Days gone by, her name became common in the field of contemporary photography when he obtained the first Prize for the Latin American Area of the international competition of the World Photography Organization, a prestigious entity created in 2007 with the aim of promoting the activity of photographers. around the world through competitions, exhibitions, fairs and collaborative projects.
In that consecrating space, Andrea Alkalay won the highest award among Latin American photography professionals. She trained at the University of Buenos Aires, she defines herself as a "visual artist who uses photography as the main support of her work”.
Let her responses allow us to enjoy her work from a deeper perspective.
HILARIO: Is your training as an Industrial Designer reflected in your artistic pursuits in a direct way?
ANDREA ALKALAY: All academic training is a root for understanding the world. Then it will depend on how you decode that knowledge for your doing. As a designer I learned to use materials in relation to form - function, and to conceive projects based on supporting concepts. In this case, I can say that I have rooted this logic in my artistic process.
Design, like art, requires investigation and exploration, but the purposes are very different. Art does not have to have a practical use, or satisfy needs of the order of the utilitarian.
I like to experiment with materials to intervene in my works, but I use them as symbols to underline an idea, like the gold plates used in my Kutho series (2), to associate it with religion, illumination and power, for example.
H: The following reflection edited on your website, does it define your artistic work?: “Art is a path towards the genuine. A search for the truth. I know it does not exist, but the attempt seems valid to me and it is what prompts me to do and say”.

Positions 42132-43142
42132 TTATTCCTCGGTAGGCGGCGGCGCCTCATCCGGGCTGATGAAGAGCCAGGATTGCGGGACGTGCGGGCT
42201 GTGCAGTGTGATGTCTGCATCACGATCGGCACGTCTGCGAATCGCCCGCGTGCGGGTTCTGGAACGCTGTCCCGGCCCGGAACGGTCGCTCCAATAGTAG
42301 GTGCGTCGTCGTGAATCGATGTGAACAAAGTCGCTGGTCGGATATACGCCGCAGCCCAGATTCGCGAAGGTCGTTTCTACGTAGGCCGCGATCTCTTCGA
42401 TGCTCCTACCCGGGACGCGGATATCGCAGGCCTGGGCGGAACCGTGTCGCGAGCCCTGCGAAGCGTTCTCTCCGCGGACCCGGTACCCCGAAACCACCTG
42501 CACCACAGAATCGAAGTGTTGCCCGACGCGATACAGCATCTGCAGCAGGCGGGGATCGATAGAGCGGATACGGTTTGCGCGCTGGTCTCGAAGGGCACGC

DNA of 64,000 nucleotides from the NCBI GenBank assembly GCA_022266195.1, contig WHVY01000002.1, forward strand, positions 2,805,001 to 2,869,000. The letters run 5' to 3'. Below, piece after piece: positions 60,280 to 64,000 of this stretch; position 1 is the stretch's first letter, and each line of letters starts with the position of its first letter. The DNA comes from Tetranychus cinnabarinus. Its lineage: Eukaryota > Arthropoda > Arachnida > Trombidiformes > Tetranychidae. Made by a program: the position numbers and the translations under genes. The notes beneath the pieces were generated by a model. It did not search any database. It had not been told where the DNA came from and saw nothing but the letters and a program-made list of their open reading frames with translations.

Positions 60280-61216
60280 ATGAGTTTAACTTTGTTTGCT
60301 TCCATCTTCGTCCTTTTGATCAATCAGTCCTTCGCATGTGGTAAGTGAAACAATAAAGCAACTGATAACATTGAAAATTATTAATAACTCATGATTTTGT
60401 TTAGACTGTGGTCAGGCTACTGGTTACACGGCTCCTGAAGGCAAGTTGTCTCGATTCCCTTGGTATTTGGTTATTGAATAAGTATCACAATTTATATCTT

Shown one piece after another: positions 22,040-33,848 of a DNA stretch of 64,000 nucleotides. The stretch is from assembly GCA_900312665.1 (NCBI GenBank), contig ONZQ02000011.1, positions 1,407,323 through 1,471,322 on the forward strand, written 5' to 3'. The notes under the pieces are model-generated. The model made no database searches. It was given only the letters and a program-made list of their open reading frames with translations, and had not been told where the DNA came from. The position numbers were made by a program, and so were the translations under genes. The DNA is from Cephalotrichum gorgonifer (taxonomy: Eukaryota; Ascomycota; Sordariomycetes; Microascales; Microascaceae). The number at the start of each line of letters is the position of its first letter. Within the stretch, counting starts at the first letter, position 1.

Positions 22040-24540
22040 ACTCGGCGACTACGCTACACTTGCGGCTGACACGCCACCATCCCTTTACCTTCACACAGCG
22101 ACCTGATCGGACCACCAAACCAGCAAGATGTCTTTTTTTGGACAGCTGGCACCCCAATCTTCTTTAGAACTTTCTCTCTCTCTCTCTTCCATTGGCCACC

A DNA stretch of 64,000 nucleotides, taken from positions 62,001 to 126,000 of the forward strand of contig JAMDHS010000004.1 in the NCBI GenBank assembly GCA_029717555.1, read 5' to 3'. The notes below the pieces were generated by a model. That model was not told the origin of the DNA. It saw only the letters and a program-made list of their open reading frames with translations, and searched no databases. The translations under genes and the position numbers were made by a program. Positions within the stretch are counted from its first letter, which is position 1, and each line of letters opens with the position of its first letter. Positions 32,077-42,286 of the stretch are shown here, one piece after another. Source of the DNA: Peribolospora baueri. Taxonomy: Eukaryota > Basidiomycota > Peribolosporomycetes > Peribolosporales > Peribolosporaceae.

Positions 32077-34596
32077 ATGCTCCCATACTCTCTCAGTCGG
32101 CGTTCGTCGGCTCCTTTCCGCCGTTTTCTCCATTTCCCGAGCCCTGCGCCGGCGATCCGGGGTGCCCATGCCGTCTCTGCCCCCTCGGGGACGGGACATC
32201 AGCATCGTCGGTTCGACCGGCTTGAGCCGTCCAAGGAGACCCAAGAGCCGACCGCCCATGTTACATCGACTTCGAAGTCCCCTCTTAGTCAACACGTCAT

AA: I don't know if it defines it, because what I'm saying is that I am in a constant search, and that search is an endless road since the truth is something relative. Finding meaning is difficult, and my questions are a mere observation.
I use photography to manipulate the perception of reality and to reflect. I am interested in constructing meaning based on the illusory.
H: How do the barriers imposed by the pandemic affect your creative work, especially when a large part of your work was born from the images and experiences of your travels through the rest of America, Asia, Africa and Europe?
AA: The pandemic keeps me very active. Precisely because it imposes a new work dynamic, an expanded access to information. I started working on the winning series of the Latin America Professional Award last year with what I had closest to hand, my archive of trips around the world. I worked with the notion of landscape, in the broadest sense of the word. I edited the material selecting different scenarios for the new composition that I wanted to do. The forest, the sea, the palm grove, the mountains, no longer belong to any specific place.
Then I extracted their colorimetry to put together a collage of two images that propose a dialogue between the figurative of the front scenography, and the abstraction of a backstage digitized as a barcode.
H: Your participation in national and international competitions is very active and successful, what do they awaken in your artistic work and how much do they benefit you by reaping important prizes, like the one you just obtained?
AA: Competing gives me impetus, since it has the potential to open doors to new challenges and links me with other actors in the artistic universe. It increases the visibility of the work by being exhibited in museums and art spaces, a key issue to reach a wider audience, and that makes me very happy. Exchanging glances with other cultures, ordering formal aspects for participation, joining an active community, are some of the valuable instances of a work's journey to put oneself in value.
H: What is your opinion of the contemporary Latin American photography market?
AA: In terms of the economic market, I cannot speak. I do not understand the thing on that side. As for Latin American photography, I have many referential authors that I admire, such as Constantino, Gonzales Palma, Iturbide, Schoijet, Pastorino, among many other disciplines, as it is almost indistinct. I believe that there is still a long way to go for Latin American art to occupy a more prominent place on the world scene. The replica watches level is comparable.